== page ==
3. Betting against the grain. The founder of an independent investment research firm shared 10 stocks with low average analyst recommendations but rising earnings expectations. The disconnect between the two could present prime contrarian investing opportunities.

3 things in tech

  1. Inside Amazon's cloud deal with Microsoft. Amazon's commitment to use Microsoft 365 includes more than 1.5 million license seats, according to a person with direct knowledge of the deal. The five-year deal involves Amazon spending more than $1 billion, according to an internal Microsoft document viewed by Insider.
  2. Block signals cuts are coming. Jack Dorsey, the CEO and founder of the fintech, said the company's growth has not matched its headcount, according to a note sent to staff seen by Insider. A separate internal company announcement informed employees there would be a 10% cut to the workforce in the coming months, according to a person familiar with the company.
  3. Tech on the Street. Financial firms are hiring loads of technologists to help them deploy AI across their orgs. Recruiters, hiring managers, and executives detailed the tech skills that are most in demand on Wall Street.

3 things in business

  1. WeDidn'tWork. The company is reportedly on the cusp of filing for bankruptcy. We've got the definitive account of the start of its downfall as a $47 billion startup eyeing an IPO back in 2019.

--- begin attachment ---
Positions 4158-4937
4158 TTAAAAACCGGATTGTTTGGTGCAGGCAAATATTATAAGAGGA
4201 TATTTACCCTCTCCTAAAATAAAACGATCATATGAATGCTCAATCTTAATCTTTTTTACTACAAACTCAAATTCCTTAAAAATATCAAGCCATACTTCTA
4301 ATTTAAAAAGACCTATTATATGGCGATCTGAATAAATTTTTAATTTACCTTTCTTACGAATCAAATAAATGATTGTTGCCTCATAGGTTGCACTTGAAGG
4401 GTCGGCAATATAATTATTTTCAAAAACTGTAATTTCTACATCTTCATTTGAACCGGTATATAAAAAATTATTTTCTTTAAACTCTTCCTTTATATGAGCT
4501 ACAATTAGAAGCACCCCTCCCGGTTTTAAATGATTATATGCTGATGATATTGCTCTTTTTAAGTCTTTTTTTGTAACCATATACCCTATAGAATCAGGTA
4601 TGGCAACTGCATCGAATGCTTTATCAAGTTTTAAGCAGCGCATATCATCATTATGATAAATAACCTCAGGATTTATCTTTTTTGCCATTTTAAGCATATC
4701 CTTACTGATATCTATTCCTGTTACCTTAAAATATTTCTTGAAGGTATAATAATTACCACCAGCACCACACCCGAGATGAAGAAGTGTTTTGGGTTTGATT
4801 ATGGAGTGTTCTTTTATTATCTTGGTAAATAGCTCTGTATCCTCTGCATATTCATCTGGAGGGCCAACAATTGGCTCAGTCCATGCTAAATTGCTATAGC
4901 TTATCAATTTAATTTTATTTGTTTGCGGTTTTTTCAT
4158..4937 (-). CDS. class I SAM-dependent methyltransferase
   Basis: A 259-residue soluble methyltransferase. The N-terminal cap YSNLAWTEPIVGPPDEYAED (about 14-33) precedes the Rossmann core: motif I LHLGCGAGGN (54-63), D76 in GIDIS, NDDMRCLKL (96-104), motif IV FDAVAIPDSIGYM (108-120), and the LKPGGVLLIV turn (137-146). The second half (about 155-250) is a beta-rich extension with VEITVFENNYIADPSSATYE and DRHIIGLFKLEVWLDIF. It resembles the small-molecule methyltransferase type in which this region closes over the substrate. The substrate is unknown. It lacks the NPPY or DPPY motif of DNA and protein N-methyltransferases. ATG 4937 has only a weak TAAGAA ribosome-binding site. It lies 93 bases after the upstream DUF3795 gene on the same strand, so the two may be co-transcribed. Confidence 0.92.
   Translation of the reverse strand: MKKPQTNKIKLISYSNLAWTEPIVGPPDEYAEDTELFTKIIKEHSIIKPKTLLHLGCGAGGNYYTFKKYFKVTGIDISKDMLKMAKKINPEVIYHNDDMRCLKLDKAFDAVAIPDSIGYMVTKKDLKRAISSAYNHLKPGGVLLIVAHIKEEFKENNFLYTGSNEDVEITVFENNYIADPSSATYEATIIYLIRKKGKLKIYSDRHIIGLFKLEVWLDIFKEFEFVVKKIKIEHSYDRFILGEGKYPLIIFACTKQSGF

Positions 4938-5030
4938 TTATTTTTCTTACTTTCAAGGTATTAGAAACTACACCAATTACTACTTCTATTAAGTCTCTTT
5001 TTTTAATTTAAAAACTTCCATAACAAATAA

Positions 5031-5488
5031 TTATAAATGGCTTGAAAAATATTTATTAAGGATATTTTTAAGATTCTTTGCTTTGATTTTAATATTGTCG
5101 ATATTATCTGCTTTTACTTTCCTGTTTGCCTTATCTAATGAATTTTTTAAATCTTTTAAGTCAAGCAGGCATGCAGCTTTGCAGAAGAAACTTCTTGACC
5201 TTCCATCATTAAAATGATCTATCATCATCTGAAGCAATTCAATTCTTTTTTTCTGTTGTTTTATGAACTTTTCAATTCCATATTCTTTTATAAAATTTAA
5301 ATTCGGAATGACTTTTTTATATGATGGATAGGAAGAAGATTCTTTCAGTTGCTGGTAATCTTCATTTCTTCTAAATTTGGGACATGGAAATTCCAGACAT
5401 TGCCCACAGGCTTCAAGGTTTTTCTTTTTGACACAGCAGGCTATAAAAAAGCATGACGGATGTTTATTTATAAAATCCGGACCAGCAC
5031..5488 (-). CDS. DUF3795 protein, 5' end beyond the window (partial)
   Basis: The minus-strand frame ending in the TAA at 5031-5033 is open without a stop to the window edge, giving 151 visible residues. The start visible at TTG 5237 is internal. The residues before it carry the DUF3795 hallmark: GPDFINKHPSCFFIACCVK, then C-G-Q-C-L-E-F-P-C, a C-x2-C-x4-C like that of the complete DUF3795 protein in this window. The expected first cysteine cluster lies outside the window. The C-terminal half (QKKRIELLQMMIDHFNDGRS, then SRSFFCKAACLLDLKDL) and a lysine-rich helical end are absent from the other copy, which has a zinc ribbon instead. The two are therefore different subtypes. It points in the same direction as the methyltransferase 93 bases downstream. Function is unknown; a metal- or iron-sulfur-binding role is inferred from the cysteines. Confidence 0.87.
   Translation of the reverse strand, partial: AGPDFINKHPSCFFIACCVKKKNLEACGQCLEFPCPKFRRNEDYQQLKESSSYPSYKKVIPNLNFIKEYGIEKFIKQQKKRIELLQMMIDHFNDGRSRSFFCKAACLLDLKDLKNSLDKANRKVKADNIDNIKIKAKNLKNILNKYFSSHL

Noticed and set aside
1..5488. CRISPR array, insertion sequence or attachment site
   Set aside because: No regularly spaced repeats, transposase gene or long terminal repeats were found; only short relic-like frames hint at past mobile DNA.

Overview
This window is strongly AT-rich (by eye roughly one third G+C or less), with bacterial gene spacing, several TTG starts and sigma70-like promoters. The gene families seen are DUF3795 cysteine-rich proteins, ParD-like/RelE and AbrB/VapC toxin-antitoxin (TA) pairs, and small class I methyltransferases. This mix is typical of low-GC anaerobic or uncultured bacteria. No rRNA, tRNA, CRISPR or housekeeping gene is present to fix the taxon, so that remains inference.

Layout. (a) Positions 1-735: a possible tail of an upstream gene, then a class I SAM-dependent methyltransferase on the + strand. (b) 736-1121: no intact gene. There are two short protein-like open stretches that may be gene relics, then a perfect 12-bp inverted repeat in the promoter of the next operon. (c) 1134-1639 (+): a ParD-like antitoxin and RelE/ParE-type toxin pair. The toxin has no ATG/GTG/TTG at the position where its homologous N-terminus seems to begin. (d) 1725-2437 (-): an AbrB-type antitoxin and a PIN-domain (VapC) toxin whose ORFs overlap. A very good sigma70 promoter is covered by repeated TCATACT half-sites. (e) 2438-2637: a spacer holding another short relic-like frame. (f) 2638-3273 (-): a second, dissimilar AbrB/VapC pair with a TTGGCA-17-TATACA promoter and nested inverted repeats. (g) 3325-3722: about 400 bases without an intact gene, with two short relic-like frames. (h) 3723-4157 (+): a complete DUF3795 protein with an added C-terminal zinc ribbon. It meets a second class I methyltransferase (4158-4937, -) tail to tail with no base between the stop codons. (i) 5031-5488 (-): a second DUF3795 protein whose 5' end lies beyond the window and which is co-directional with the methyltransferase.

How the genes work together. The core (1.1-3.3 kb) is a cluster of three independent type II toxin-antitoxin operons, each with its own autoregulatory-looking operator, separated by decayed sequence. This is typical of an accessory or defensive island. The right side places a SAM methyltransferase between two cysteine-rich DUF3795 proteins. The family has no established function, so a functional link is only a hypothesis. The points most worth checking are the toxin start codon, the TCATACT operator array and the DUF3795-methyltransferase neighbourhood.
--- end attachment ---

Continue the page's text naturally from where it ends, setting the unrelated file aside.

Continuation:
2. The state of the housing market. These four charts — covering rates, prices, inventory, and salesgive a good overview of the state of play. On a more granular level, home sellers in these 13 cities, including St. Louis and San Antonio, are slashing prices. And here's a rundown of the cities where home values are rising and falling the most.
  3. Meet Goldman Sachs' newest managing directors. The bank gave 608 employees the coveted title, a slightly smaller class than the previous cohort. Check out all the names here. And for a rundown on what it takes to reach MD status, we've got you covered.

In other news

What's happening today

  • The jobs report is in. The Bureau of Labor Statistics will publish data on unemployment, new labor force participation data, and other US labor market figures.
  • Financial Stability Oversight Council meeting. Treasury Secretary Janet Yallen is leading the meeting meant to give an overview of the stability of the US financial system.
  • I love rock & roll! The 38th Annual Rock and Roll Hall of Fame Induction Ceremony honors new inductees Sheryl Crow, Missy Elliott, and Rage Against the Machine, among others.

News Quiz

How well do you know the news?

Test your knowledge of the week's top stories with Insider's news quiz

  • From Monday: This billionaire sports owner shared thoughts on crypto, an NFT comeback, and taxes.
  • From Tuesday: The checkout survey at this retail giant has confused and annoyed customers and workers.
  • From Wednesday: This billionaire investor isn't a fan of venture capital.
  • From Thursday: What did the Fed decide to do with interest rates?
  • From Friday: This prestigious investment bank recently announced its newest crop of managing directors.

Check Saturday's edition of Insider Today for the answers.

The Insider Today team: Dan DeFrancesco, senior editor and anchor, in New York City. Diamond Naga Siu, senior reporter, in San Diego. Hallam Bullock, editor, in London. Lisa Ryan, executive editor, in New York.